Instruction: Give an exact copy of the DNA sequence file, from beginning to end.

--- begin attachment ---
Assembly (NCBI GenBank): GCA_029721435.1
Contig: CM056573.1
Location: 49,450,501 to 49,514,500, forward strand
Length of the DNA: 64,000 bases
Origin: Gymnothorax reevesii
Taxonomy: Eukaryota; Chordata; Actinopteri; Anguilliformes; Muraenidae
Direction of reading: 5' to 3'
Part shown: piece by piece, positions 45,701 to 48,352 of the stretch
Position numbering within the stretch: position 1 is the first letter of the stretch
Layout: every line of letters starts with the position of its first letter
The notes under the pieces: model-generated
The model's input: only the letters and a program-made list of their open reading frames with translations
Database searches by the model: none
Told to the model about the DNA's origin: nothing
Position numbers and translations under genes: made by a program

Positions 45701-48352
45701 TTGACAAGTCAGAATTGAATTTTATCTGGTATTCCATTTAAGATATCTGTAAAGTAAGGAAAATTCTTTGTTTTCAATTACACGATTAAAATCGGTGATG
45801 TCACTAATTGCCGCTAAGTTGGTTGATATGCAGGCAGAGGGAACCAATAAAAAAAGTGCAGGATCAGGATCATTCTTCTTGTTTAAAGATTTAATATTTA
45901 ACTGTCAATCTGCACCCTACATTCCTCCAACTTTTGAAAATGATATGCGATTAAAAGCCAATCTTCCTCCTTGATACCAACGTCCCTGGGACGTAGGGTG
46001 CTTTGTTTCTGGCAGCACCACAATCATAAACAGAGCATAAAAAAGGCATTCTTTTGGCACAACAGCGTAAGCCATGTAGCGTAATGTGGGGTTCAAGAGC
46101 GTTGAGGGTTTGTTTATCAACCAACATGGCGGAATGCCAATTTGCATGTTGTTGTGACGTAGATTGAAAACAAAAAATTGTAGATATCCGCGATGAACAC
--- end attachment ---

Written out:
Assembly (NCBI GenBank): GCA_029721435.1
Contig: CM056573.1
Location: 49,450,501 to 49,514,500, forward strand
Length of the DNA: 64,000 bases
Origin: Gymnothorax reevesii
Taxonomy: Eukaryota; Chordata; Actinopteri; Anguilliformes; Muraenidae
Direction of reading: 5' to 3'
Part shown: piece by piece, positions 45,701 to 48,352 of the stretch
Position numbering within the stretch: position 1 is the first letter of the stretch
Layout: every line of letters starts with the position of its first letter
The notes under the pieces: model-generated
The model's input: only the letters and a program-made list of their open reading frames with translations
Database searches by the model: none
Told to the model about the DNA's origin: nothing
Position numbers and translations under genes: made by a program

Positions 45701-48352
45701 TTGACAAGTCAGAATTGAATTTTATCTGGTATTCCATTTAAGATATCTGTAAAGTAAGGAAAATTCTTTGTTTTCAATTACACGATTAAAATCGGTGATG
45801 TCACTAATTGCCGCTAAGTTGGTTGATATGCAGGCAGAGGGAACCAATAAAAAAAGTGCAGGATCAGGATCATTCTTCTTGTTTAAAGATTTAATATTTA
45901 ACTGTCAATCTGCACCCTACATTCCTCCAACTTTTGAAAATGATATGCGATTAAAAGCCAATCTTCCTCCTTGATACCAACGTCCCTGGGACGTAGGGTG
46001 CTTTGTTTCTGGCAGCACCACAATCATAAACAGAGCATAAAAAAGGCATTCTTTTGGCACAACAGCGTAAGCCATGTAGCGTAATGTGGGGTTCAAGAGC
46101 GTTGAGGGTTTGTTTATCAACCAACATGGCGGAATGCCAATTTGCATGTTGTTGTGACGTAGATTGAAAACAAAAAATTGTAGATATCCGCGATGAACAC